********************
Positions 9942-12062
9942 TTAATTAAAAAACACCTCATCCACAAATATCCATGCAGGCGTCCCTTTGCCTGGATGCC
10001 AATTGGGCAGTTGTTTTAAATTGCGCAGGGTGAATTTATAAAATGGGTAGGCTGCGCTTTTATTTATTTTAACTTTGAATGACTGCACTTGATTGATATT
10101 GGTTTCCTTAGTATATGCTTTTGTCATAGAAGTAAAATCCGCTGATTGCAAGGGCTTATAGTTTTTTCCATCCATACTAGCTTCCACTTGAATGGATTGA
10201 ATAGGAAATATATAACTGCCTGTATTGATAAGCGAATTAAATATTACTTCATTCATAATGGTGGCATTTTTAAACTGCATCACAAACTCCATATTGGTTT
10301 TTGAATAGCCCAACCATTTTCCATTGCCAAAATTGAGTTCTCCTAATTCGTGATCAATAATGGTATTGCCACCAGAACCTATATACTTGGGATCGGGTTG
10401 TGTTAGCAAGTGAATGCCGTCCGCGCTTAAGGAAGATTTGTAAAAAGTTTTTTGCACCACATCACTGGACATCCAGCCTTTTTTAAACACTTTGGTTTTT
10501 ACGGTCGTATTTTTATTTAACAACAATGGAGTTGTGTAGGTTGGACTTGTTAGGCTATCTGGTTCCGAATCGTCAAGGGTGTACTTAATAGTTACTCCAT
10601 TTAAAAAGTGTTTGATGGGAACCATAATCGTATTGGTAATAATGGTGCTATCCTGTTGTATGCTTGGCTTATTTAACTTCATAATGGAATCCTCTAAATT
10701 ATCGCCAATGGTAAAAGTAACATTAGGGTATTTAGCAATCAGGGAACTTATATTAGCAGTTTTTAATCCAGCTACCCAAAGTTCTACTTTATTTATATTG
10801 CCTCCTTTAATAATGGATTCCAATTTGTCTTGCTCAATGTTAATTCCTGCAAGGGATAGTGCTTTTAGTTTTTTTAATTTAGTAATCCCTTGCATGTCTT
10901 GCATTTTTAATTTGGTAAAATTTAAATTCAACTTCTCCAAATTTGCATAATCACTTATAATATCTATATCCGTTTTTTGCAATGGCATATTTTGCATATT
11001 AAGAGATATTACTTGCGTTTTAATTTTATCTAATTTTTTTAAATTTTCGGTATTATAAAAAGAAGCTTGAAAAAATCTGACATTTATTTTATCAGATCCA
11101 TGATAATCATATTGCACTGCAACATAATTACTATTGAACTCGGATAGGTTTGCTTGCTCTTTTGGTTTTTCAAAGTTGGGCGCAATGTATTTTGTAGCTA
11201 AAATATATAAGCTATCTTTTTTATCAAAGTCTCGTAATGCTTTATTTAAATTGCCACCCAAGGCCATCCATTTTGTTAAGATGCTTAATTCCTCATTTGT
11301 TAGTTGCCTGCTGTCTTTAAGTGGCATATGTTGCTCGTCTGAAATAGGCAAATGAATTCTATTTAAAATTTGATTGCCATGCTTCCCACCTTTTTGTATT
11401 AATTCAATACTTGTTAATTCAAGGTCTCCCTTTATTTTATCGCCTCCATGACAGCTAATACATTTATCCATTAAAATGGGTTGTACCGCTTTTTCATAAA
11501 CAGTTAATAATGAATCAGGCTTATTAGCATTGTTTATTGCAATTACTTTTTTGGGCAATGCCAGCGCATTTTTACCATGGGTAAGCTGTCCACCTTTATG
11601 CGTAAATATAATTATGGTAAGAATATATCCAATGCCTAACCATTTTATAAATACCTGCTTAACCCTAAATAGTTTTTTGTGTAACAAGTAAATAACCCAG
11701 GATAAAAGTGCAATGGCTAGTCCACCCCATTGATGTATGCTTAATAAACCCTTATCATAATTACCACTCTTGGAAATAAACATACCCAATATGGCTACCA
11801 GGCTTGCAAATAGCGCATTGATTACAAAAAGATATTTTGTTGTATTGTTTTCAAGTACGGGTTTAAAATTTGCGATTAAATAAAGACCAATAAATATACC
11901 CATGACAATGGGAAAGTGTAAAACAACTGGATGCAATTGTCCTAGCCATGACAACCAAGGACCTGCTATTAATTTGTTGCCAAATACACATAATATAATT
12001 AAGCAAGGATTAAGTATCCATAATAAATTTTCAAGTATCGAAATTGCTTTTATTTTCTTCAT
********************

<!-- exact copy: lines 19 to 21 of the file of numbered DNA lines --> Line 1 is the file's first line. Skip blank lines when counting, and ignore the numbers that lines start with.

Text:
11601 CGTAAATATAATTATGGTAAGAATATATCCAATGCCTAACCATTTTATAAATACCTGCTTAACCCTAAATAGTTTTTTGTGTAACAAGTAAATAACCCAG
11701 GATAAAAGTGCAATGGCTAGTCCACCCCATTGATGTATGCTTAATAAACCCTTATCATAATTACCACTCTTGGAAATAAACATACCCAATATGGCTACCA
11801 GGCTTGCAAATAGCGCATTGATTACAAAAAGATATTTTGTTGTATTGTTTTCAAGTACGGGTTTAAAATTTGCGATTAAATAAAGACCAATAAATATACC